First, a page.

New hope - and funding - for Divine Lorraine

Plans are to create apartments and stores in the Divine Lorraine. Investor credits a sign from above.
Plans are to create apartments and stores in the Divine Lorraine. Investor credits a sign from above. (ALEJANDRO A. ALVAREZ / Staff Photographer)
Posted: May 04, 2014

Billy Procida, a real estate lender from Englewood Cliffs, N.J., is coming to the rescue of the stalled Divine Lorraine project on North Broad Street, agreeing to lend $31.5 million to kick-start a conversion of the graffiti-scarred historic building.

And just how that came about starts with a story.

As Procida tells it, he was checking out another real estate venture near Temple University earlier this year.

Driving south on Broad Street, on his way back to the Benjamin Franklin Bridge and home via the New Jersey Turnpike, he spied the Divine Lorraine, the beacon of blight on North Broad Street.

Procida pulled over.

He looked at the vacant, abused building and wanted it.

"That's a building I'd love to do," he thought.

A week or so later, Procida said he got a cold call from an investment adviser asking if he would be interested in looking at a property in Philadelphia - the Divine Lorraine.

Procida said it was meant to be.

"If that's not a sign from God, I don't know what is," Procida said Friday.

On Wednesday, his company, Procida Funding & Advisors, reached an agreement with EB Realty Management Corp., run by developer Eric Blumenfeld.

The financing will allow EB Realty to move forward with a plan to restore the Divine Lorraine and add 126 rental apartments and 21,000 square feet of commercial space.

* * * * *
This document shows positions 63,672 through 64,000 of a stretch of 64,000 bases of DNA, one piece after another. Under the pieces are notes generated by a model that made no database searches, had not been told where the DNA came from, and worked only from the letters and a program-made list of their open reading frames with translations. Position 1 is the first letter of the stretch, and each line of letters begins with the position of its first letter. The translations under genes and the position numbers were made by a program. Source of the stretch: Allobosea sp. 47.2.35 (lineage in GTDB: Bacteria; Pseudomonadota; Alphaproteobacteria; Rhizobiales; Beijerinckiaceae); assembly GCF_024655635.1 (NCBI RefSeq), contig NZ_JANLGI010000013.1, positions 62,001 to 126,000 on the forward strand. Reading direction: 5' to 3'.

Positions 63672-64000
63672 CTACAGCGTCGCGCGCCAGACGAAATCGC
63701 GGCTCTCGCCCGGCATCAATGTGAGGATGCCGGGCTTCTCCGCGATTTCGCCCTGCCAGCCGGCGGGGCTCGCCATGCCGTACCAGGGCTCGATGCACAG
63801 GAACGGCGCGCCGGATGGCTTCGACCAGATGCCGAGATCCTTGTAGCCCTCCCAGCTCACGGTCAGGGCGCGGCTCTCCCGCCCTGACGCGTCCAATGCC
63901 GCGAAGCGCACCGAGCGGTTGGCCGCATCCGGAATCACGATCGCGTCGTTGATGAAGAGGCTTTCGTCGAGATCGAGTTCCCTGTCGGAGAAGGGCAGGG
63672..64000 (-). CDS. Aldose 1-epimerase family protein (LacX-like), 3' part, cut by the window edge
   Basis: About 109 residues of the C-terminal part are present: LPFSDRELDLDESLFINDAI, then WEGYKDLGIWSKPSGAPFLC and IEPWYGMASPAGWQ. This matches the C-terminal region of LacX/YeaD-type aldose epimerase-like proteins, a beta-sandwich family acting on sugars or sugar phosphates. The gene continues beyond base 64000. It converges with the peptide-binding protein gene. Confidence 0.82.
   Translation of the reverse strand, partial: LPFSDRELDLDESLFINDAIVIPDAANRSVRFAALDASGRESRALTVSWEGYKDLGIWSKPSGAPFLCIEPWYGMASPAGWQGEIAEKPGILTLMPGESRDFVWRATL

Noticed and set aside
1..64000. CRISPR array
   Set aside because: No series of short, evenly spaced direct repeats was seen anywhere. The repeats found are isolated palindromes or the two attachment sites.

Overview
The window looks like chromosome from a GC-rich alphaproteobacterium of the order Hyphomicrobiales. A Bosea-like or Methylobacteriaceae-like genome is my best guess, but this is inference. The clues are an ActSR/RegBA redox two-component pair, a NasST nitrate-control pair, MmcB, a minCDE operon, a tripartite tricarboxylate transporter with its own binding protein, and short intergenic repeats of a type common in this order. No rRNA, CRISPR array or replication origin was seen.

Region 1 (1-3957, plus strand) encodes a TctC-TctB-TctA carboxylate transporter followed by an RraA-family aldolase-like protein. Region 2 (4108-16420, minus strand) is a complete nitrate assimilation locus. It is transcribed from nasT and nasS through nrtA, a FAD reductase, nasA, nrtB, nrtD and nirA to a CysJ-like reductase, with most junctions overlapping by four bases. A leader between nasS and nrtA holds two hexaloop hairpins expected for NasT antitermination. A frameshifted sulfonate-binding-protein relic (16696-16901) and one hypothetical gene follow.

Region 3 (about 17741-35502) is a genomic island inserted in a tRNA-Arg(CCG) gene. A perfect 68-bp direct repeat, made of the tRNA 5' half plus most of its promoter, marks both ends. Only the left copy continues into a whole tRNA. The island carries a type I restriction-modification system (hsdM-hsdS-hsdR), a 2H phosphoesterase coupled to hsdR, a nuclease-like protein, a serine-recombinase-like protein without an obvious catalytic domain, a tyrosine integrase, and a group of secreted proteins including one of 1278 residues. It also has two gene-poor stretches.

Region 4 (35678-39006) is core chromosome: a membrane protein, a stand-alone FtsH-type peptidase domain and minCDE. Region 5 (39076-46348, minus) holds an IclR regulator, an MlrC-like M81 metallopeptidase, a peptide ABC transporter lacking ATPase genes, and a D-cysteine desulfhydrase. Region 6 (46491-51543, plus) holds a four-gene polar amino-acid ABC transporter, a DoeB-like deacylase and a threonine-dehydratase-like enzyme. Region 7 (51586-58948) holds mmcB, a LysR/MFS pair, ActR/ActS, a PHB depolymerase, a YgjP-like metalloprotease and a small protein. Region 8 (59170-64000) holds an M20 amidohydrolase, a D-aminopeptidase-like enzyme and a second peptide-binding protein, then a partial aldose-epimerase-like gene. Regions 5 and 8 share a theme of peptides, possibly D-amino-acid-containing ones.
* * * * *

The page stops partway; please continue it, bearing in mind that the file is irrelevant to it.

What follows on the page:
Blumenfeld acquired the Divine Lorraine for $8 million in October 2012, after a previous developer was unable to move forward with an ambitious plan for luxury housing.

At the time, Blumenfeld anticipated borrowing $44 million for the renovation. The financing, however, proved to be "challenging," he said.

The project can move forward with the current commitment from Procida Funding, Blumenfeld said. But he said he is also seeking a state grant of $5 million through the Redevelopment Assistance Capital Program (RACP).

"We've figured out a way to make the project happen and don't need the city to do anything special," Blumenfeld said. "But if we're able to get a RACP grant, it makes the project that much better and would allow us to increase the commercial space."

Procida started his investment company in 1995. Since then, Procida Funding has financed or developed projects worth about $2 billion, mostly in New York City and North Jersey. He said he took an early interest in turnaround neighborhoods such as Tribeca, Harlem, and the South Bronx.

Lately, Procida has turned his sights on Philadelphia.

So far this year, he's done three deals in Philadelphia, including a $13 million bridge loan to Kirkbride Realty for a medical facility.

"New York compared to Philly, I'll take Philly any time," Procida said.

He said he has become such a booster, he wants to launch an ad campaign in the Big Apple with the pitch: "Hey New York, come see Philly. We're just as hip and half the price."

Standing empty since 1999, the historic, 10-story hotel continues to deteriorate. Graffiti covers the building like garish tattoos.

Mayor Nutter has made a priority of redeveloping the 120-year-old Divine Lorraine, located on Broad Street at Ridge Avenue. The North Broad Street corridor is seeing signs of renewal, but has been held back by the lack of progress with the Divine Lorraine.

Procida said his company could close on the deal in 45 to 60 days, allowing construction to begin immediately.

Blumenfeld, who developed nearby 640 N. Broad St. into loft apartments, has an agreement with Domus Construction to handle the project.

He said they were "flirting" with the idea of adding hotel units to the project. The apartments, meanwhile, would rent for an average of $1,400 and be "charming . . . with nooks and crannies and balconies."

Procida sees the North Broad Street corridor as a turnaround waiting to happen. "If there was ever a great real estate investment opportunity since Tribeca, the Meatpacking District, South Bronx and Harlem," he said, "it's definitely Philly."


jlin@phillynews.com

215-854-5659 @j_linq

www.inquirer.com/doubledown

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